A) a bank cannot satisfy its obligations to pay its depositors and have enough reserves to meet its
reserve requirements.
B) a bank suffers a large deposit outflow.
C) a bank has to call in a large volume of loans.
D) a bank is not allowed to borrow from the Fed.
Answer: A
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25) A bank is insolvent when


A) its liabilities exceed its assets.
B) its assets exceed its liabilities.
C) its capital exceeds its liabilities.
D) its assets increase in value.
Answer: A
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26) Holding large amounts of bank capital helps prevent bank failures because
A) it means that the bank has a higher income.
B) it makes loans easier to sell.
C) it can be used to absorb the losses resulting from bad loans.
D) it makes it easier to call in loans.
Answer: C
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27) Net profit after taxes per dollar of assets is a basic measure of bank profitability called
A) return on assets.
B) return on capital.
C) return on equity.
D) return on investment.
Answer: A
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28) Net profit after taxes per dollar of equity capital is a basic measure of bank profitability
called
A) return on assets.
B) return on capital.
C) return on equity.
D) return on investment.
Answer: C
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29) The amount of assets per dollar of equity capital is called the
A) asset ratio.
B) equity ratio.
C) equity multiplier.
D) asset multiplier.
Answer: C
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30) For a given return on assets, the lower is bank capital,


A) the lower is the return for the owners of the bank.
B) the higher is the return for the owners of the bank.
C) the lower is the credit risk for the owners of the bank.
D) the lower the possibility of bank failure.
Answer: B
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31) Bank capital has both benefits and costs for the bank owners. Higher bank capital ________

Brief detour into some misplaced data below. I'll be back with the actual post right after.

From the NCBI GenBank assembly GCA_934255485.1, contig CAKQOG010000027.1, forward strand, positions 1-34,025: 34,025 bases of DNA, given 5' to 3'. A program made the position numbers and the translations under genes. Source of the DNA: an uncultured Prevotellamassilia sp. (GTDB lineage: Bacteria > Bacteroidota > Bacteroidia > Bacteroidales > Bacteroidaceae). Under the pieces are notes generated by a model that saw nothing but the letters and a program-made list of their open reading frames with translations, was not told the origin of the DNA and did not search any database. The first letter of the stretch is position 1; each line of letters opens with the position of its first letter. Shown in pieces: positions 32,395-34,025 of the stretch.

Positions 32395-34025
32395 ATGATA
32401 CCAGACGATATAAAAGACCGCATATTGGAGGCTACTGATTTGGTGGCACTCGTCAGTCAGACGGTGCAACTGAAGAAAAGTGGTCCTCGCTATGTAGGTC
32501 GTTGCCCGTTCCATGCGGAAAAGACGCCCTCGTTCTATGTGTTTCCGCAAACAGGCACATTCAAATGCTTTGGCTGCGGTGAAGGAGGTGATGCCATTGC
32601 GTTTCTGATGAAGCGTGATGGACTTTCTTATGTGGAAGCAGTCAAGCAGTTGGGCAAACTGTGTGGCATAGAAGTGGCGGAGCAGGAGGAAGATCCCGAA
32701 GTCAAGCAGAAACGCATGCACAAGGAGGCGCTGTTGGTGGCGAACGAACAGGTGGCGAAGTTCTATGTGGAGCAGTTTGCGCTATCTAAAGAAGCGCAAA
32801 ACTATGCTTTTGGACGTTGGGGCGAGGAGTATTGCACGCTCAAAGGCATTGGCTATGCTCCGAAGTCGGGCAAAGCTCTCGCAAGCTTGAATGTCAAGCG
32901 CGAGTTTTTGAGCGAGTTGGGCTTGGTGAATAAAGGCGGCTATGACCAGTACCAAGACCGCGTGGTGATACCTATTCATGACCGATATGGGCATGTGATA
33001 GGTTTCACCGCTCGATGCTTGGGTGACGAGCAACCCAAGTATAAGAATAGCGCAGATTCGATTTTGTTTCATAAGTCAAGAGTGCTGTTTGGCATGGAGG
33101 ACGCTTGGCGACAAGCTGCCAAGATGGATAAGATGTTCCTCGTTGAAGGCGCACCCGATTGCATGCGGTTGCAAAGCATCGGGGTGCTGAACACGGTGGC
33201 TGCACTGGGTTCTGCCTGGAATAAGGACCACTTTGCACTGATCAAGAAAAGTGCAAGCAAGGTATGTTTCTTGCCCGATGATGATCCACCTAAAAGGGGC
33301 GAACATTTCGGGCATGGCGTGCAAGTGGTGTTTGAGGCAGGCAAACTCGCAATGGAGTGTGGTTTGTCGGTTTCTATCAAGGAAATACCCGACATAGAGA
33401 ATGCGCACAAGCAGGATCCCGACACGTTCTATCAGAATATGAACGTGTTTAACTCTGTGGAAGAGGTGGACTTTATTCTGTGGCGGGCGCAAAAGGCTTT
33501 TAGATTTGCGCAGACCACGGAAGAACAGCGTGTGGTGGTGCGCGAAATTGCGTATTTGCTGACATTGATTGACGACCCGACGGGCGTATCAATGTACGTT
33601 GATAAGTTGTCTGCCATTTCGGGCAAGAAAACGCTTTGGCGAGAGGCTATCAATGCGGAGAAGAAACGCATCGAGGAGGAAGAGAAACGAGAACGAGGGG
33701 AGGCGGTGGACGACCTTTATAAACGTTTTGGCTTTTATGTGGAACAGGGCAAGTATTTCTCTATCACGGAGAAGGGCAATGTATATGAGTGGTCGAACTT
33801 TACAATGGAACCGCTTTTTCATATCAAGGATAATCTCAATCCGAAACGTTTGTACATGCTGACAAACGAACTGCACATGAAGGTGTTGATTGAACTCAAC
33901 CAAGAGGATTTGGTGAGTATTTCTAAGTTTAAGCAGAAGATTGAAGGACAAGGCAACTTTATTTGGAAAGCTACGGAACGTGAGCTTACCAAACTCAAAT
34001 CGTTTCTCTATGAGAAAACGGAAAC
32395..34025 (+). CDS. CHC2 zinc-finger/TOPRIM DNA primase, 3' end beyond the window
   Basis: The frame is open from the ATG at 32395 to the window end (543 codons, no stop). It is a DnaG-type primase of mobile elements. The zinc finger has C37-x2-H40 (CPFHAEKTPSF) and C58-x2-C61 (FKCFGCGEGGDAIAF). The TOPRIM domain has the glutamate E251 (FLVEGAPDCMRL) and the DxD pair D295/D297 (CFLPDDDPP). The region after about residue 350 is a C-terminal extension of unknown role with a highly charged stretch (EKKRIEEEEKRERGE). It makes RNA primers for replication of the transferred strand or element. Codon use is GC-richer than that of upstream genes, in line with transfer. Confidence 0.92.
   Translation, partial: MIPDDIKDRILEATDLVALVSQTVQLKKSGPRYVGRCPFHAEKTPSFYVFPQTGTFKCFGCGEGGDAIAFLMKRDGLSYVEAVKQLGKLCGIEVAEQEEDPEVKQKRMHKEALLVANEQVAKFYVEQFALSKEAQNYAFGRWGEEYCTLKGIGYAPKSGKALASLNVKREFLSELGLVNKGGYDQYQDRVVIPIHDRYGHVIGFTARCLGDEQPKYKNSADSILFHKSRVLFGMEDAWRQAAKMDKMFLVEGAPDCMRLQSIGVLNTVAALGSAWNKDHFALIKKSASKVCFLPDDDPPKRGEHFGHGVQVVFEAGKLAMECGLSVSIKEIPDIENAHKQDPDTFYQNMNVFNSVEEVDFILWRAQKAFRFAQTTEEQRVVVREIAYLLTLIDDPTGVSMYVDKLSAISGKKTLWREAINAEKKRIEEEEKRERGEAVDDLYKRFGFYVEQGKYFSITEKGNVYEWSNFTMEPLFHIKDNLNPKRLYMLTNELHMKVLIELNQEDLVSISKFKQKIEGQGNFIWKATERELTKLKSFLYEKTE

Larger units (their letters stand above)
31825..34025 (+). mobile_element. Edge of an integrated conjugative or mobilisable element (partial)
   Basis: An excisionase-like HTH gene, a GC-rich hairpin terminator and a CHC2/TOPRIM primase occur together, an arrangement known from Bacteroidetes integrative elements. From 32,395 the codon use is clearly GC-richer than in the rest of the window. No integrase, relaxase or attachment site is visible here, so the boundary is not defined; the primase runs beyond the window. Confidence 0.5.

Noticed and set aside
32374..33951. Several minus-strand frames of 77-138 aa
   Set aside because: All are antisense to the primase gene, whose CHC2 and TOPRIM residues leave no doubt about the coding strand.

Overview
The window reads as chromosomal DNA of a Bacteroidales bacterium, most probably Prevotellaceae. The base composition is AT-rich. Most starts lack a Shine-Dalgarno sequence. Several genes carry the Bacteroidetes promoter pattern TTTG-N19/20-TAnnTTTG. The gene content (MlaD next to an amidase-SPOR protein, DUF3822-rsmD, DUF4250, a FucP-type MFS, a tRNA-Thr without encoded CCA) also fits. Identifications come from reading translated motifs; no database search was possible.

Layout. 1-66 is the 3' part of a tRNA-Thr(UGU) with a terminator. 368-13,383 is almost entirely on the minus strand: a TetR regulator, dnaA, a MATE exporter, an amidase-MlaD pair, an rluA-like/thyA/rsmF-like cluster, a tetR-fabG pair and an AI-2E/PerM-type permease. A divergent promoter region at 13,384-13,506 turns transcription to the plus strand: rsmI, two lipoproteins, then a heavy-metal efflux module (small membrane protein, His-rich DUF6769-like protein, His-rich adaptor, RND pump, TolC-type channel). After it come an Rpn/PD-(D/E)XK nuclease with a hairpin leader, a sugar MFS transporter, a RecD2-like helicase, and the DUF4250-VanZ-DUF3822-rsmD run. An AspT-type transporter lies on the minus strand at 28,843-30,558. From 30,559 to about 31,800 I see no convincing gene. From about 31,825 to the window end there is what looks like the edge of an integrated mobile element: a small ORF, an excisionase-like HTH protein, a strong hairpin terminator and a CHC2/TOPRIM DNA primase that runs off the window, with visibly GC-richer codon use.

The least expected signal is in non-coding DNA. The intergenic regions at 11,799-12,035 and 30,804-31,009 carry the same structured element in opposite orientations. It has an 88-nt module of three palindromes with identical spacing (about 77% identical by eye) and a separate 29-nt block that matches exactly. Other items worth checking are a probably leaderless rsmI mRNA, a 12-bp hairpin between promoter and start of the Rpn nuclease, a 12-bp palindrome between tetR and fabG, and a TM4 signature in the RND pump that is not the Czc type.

the likelihood of bankruptcy, but higher bank capital ________ the return on equity for a given
return on assets.
A) reduces; reduces
B) increases; increases
C) reduces; increases
D) increases; reduces
Answer: A
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32) In the absence of regulation, banks would probably hold


A) too much capital, reducing the efficiency of the payments system.
B) too much capital, reducing the profitability of banks.
C) too little capital.
D) too much capital, making it more difficult to obtain loans.
Answer: C
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33) Banks hold capital because


A) they are required to by regulatory authorities.
B) higher capital increases the returns to the owners.
C) it increases the likelihood of bankruptcy.
D) higher capital increases the return on equity.
Answer: A
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34) Conditions that likely contributed to a credit crunch during the global financial crisis
include:
A) capital shortfalls caused in part by falling real estate prices.
B) regulated hikes in bank capital requirements.
C) falling interest rates that raised interest rate risk, causing banks to choose to hold more capital.
D) increases in reserve requirements.
Answer: A
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35) Which of the following would not be a way to increase the return on equity?
A) Buy back bank stock
B) Pay higher dividends
C) Acquire new funds by selling negotiable CDs and increase assets with them
D) Sell more bank stock
Answer: D
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36) If a bank needs to raise the amount of capital relative to assets, a bank manager might choose